Ethics issues in posthumous release of Lil Peep album

By GWEN MANLEY-MULLER
On November 12, 2018

Photo courtesy of @GothAngelSinner, Twitter

Posthumous releases from artists have always been an ethically ambiguous topic. “Come Over When You’re Sober, Pt. 2” by emo-rap artist Lil Peep (born Gustav Ahr) released Nov. 9 - approximately a year after the artist’s death - is no different.

The tracks were compiled by his mother, Liza Womack, and his producer from his first album, Smokeasac, who then finished up their productions and put things together from other unfinished songs. While Peep’s mother signed off on the album, he never got the final say, so something in the album feels off.

The implications of a posthumous release bring up some questions. Is it right to release an artist’s work, especially one so promising who passed so early (age 21 in this case)? Or is it wrong to exploit their talents and put their name on something that was unfinished and of which they could not give explicit approval?

I tend to side with the latter, taking issue with what feels like a way to exploit someone dead for money, though this seems more like the efforts of a mother coping with the death of her son who wants to showcase his talents. This makes it hard to form an opinion, seeing it through the lens of a mother’s grief and the cynical take of “cash grab” albums.

The album itself is solid, even knowing these were unfinished and cleaned up by Smokeasac. It feels cohesive and like a solid continuation of “Come Over When You’re Sober, Pt. 1,” the previous release. Songs like “Cry Alone” and “White Girl” pay some homage to Peep’s love of the genre of Midwest emo in their guitar-backed tracks.

This album has more of an obvious trap influence than previous releases, possibly because Peep’s samples before his two full albums were chock full of interesting samples, coming from bands such as Mineral and Brand New, who are far apart from the world of hip hop, yet he was able to seamlessly blend them into his style. This nod to his roots works well, even as a more mainstream hip-hop release.

The lyrics are unsettling and self-prophesying: “I’m not gonna last here, I’m not gonna last long,” Peep sings on “Fingers.” This track is one of the more optimistic ones on the album, a love song of sorts, even holding those lyrics. It is not said in a self-pitying way, but as a matter of fact.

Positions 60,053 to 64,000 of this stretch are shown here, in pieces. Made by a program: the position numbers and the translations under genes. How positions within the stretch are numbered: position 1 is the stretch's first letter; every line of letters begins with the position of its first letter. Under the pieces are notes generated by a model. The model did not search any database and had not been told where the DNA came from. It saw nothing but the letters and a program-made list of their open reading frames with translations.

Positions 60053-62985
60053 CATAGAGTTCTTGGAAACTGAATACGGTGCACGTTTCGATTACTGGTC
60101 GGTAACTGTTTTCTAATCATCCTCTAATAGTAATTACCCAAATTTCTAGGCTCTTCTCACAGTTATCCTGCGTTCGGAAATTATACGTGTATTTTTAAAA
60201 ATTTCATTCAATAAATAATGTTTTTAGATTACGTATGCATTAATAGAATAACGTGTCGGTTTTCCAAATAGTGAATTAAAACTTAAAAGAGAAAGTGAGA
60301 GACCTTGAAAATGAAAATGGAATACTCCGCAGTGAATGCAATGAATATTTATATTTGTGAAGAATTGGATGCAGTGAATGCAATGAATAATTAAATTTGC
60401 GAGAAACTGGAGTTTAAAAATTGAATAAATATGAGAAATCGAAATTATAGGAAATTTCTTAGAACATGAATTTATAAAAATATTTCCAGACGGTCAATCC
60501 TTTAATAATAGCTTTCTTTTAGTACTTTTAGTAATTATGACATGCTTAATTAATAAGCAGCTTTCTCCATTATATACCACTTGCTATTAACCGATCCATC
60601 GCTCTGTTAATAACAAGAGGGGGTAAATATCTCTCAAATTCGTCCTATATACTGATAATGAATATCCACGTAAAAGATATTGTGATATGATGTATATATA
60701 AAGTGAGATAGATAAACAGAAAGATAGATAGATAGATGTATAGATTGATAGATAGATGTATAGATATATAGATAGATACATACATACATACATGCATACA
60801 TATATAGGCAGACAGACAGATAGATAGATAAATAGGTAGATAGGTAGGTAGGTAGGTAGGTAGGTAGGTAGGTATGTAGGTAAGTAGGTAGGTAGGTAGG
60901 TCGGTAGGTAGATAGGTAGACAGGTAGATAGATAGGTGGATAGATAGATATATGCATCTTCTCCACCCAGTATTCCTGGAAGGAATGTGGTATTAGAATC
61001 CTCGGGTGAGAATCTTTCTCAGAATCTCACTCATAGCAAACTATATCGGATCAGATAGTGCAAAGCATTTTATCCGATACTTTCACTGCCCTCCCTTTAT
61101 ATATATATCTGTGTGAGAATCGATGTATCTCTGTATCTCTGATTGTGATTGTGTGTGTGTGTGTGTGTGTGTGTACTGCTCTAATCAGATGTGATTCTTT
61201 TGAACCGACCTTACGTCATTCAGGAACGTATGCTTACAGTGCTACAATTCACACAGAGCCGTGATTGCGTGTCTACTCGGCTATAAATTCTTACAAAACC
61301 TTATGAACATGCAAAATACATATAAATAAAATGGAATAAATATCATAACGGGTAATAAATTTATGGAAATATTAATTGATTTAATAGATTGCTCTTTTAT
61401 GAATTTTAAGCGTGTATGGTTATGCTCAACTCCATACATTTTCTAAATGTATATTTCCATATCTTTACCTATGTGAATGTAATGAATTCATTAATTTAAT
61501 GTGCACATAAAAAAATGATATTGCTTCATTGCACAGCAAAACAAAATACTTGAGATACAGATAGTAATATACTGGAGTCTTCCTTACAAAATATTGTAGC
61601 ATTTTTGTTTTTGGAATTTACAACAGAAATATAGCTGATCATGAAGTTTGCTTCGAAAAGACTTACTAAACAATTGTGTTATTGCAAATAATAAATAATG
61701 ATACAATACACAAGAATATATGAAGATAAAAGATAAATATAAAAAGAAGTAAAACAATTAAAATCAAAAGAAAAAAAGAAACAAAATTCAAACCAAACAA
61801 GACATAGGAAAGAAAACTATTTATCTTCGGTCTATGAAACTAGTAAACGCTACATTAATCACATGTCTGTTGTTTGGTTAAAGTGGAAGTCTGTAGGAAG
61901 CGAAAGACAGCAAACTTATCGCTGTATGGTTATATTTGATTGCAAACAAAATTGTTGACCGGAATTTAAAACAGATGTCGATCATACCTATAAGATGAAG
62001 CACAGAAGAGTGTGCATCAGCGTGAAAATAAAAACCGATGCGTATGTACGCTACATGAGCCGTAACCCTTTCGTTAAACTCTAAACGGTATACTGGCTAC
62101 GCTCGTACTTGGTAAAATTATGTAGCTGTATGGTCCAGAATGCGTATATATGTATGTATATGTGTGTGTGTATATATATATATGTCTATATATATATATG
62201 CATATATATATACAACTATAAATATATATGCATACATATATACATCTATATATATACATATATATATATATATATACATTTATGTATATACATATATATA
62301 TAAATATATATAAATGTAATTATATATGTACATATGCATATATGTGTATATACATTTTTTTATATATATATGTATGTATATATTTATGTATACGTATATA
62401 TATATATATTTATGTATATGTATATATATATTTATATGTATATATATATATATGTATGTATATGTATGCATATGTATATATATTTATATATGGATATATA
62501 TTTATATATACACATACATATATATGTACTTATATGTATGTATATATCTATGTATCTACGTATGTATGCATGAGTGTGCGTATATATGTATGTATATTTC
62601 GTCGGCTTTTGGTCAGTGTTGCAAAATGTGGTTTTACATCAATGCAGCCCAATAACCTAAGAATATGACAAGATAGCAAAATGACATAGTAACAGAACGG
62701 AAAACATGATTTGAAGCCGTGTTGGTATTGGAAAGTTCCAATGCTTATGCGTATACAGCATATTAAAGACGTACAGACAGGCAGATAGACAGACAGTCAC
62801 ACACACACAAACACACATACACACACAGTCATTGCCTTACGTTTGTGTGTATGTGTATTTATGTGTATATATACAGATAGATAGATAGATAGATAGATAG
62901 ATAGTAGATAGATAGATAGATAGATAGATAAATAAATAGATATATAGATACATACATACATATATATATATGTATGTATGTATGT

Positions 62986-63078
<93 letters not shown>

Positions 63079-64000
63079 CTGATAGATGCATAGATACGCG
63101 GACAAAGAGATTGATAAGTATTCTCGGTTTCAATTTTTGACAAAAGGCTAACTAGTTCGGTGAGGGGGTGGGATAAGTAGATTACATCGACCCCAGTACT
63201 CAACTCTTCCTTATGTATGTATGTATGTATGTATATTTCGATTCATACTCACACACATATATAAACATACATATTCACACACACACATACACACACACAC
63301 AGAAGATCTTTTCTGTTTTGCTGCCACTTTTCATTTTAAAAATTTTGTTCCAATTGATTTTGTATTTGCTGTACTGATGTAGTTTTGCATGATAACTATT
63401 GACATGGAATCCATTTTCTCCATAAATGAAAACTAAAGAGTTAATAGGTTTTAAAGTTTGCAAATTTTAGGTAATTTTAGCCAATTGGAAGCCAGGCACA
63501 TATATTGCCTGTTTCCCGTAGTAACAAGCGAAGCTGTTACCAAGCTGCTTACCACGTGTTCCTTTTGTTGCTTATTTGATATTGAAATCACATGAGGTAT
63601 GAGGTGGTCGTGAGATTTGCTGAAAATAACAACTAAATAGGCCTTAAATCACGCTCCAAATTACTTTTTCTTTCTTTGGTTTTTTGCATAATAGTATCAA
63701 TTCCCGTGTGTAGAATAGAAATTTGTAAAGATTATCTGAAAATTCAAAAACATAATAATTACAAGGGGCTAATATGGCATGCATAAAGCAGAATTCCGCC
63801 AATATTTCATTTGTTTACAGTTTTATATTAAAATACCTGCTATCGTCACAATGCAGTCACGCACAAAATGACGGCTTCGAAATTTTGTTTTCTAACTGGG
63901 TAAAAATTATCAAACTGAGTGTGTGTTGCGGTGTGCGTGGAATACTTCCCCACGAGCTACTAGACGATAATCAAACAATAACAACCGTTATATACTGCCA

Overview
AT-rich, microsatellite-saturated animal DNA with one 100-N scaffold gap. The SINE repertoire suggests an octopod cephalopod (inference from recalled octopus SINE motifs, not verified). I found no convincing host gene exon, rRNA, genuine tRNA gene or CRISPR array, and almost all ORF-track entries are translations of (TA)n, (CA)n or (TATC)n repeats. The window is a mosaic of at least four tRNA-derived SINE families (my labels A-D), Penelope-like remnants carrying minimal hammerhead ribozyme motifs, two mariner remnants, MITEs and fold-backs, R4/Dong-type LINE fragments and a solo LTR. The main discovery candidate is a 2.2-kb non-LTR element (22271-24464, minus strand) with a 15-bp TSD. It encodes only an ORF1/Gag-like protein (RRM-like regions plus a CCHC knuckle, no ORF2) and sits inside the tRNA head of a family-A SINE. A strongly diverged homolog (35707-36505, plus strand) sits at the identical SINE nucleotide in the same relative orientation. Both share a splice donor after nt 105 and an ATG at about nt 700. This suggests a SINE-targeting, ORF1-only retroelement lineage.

He had knowledge that his drug-riddled lifestyle, which eventually killed him in an overdose of Xanax and Fentanyl, could not be sustained. The entire album is catchy and somewhat simple, but also innovative in the hip-hop field for the genre blending.

Lil Peep’s mother gave a speech on the release of the album, which addresses the issue of albums being put out posthumously. When a young artist dies and they have so much finished and unfinished work, do you share it with their upset fans or bury it with them? It’s incredibly hard to say and may vary from case to case, so it’s anyone’s guess.

“It's important because Gus is dead, but this is the album he would've made if he were living,” she said. But is that up to her?

This album is worth listening through once. It’s also hard to get through, seeing the potential this artist had. The album starts off on the wrong foot - the first track “Broken Smile (My All)” may be the weakest of the bunch and has some iffy production choices in terms of beat choice and washed out vocals. Still, there are plenty of standout tracks that show the emo-influenced style that caused Peep to become the sensation he was and his legacy continues to be.

3 stars

 

gmanleym@ramapo.edu

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